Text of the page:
Transvaginal hydrolaparoscopy: an advance or a gimmick!|
Amr El-Shalakany, Abdel-Megeed Ismaeel, Mohamed Sayed Ali, Hanaa Ahmed ,Mahmoud
Objective: Transvaginal Hydrolaparoscopy (TVHL) is the recent modification of a well known gynecological procedure culdoscopy used for exploration of the pelvic cavity that takes advantages of micro-endoscopic technology and uses aquafloatation for inspection of the tubo-ovarian structures. This is a case series to evaluate the feasibility, procedure performance and complications of Transvaginal Hydrolaparoscopy.
Materials and Methods: The study was conducted at the AinShamsUniversityMaternityHospital in Cairo. Twenty two women were included in the study being referred for diagnostic fertility investigation or for performing benign hysteroscopic surgery (e.g., myomectomy, septum resection) for infertility or recurrent miscarriage reasons. Transvaginal hydrolaparoscopy was carried out in all participants under general
Results: Entry into the peritoneal cavity was successful in 21 out of 22 (95.5%) cases. The mean duration of the TVHL procedure was 15.6 ±3.2 minutes with a time range from 12 to 19 minutes. The pelvic inspection was excellent in 10 (45.5%), satisfactory in 3(13.6%), unsatisfactory in 7 (31.8%), and failed in 2 (9.1%). In 3 women traditional laparoscopy was performed in the same setting. There were no difficulties in inspecting the posterior wall of the uterus and the uterine contour in all women with septate or bicornuate uterus (n=7) to guide the procedure of septum resection. TVHL detected pelvic pathological findings in 12 (54%) women (4 endometriosis, 3 polycystic ovaries, 2 peritubal adhesions, 3 hydrosalpinx). Tubal patency was tested by transcervical dye hydrotubation with methylene blue in 5 (22.7%) cases only (4 of them had normal patent both tubes, 1 case had bilateral tubal obstruction).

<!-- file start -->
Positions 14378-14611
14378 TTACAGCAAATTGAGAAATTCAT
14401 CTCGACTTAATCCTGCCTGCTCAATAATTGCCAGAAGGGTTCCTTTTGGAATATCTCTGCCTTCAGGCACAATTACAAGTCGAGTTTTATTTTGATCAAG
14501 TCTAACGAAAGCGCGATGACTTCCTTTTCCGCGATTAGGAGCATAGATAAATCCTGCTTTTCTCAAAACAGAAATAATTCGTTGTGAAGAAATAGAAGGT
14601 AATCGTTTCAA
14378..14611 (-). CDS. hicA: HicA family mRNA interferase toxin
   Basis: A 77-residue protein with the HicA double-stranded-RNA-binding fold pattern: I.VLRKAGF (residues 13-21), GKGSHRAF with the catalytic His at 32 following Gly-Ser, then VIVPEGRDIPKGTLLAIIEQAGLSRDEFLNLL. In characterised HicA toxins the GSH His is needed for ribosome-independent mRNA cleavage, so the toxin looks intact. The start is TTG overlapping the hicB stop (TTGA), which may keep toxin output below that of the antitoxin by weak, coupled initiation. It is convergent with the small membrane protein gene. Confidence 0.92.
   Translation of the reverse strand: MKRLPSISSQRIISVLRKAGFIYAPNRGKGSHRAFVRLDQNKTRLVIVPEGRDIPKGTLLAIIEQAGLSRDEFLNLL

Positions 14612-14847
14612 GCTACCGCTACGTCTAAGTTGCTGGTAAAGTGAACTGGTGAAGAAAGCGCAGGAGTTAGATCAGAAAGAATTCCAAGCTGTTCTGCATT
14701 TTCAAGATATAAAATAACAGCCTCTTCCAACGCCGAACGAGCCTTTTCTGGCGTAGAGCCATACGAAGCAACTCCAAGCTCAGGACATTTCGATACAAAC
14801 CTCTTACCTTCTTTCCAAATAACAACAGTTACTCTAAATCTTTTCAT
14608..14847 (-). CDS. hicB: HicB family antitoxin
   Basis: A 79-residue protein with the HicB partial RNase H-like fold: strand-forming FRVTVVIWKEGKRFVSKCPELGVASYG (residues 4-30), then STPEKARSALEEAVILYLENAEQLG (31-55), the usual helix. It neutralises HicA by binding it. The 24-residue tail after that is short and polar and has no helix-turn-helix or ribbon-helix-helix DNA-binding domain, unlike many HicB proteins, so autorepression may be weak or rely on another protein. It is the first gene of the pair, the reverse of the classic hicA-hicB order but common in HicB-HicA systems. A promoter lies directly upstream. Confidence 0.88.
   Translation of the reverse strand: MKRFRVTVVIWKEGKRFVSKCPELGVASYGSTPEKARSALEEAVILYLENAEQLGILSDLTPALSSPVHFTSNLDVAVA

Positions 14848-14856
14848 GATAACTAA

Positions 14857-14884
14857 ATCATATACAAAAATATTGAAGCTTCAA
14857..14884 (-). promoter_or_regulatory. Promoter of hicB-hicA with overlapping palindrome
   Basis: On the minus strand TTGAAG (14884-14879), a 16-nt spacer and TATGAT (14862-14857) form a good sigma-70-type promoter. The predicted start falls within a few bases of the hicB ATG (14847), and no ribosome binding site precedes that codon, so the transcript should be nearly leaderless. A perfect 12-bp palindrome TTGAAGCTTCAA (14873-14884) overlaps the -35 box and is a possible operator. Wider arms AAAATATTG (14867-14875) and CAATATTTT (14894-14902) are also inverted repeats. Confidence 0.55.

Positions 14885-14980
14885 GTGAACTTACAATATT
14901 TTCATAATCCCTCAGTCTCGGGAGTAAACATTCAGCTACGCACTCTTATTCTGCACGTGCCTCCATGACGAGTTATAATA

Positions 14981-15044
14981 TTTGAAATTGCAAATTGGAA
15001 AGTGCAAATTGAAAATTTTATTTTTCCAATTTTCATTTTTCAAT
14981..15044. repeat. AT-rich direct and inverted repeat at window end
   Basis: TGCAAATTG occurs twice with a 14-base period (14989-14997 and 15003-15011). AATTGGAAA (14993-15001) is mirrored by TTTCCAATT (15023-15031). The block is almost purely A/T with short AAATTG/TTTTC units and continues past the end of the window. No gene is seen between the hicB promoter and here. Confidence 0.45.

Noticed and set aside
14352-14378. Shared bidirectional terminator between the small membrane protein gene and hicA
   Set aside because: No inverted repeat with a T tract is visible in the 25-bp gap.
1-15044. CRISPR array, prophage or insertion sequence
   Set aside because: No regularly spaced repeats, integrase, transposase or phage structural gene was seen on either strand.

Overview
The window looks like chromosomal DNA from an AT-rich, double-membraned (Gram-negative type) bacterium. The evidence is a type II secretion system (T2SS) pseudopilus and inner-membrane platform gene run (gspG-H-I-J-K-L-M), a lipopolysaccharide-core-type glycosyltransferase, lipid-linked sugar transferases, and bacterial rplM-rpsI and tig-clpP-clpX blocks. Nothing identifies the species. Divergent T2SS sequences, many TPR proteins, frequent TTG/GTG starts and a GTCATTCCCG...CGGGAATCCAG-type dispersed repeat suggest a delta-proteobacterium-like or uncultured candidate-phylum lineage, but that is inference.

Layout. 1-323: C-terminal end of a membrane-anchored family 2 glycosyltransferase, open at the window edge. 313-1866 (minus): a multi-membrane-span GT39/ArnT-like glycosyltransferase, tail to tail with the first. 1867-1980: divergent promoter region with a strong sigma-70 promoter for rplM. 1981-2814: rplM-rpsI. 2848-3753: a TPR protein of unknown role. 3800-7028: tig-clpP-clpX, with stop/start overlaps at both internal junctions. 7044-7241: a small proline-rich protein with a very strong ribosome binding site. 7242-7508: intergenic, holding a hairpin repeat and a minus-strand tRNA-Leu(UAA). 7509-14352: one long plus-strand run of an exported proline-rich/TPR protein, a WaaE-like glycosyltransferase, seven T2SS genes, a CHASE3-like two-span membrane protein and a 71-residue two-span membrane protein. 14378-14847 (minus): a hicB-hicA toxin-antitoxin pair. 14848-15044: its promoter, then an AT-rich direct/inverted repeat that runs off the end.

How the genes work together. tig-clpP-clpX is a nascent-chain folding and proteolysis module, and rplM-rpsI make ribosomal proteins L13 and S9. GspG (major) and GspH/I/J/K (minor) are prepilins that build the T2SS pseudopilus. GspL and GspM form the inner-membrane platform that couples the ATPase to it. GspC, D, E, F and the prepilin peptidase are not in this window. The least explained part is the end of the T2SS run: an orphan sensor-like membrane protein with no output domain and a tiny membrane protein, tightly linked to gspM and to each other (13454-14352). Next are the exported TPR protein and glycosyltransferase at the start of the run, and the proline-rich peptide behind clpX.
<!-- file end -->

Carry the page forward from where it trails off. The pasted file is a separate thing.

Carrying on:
Conclusion: Transvaginal hydrolaparoscopy may allow limited detailed exploration of the tubo-ovarian structure in some infertile patients. The procedure can be combined with hysteroscopy and dye hydrotubation. Visualization is restricted to the posterior part of the uterus and can judge the uterine contour effectively. However, the whole pelvic inspection process is inferior to that achieved by conventional laparoscopy.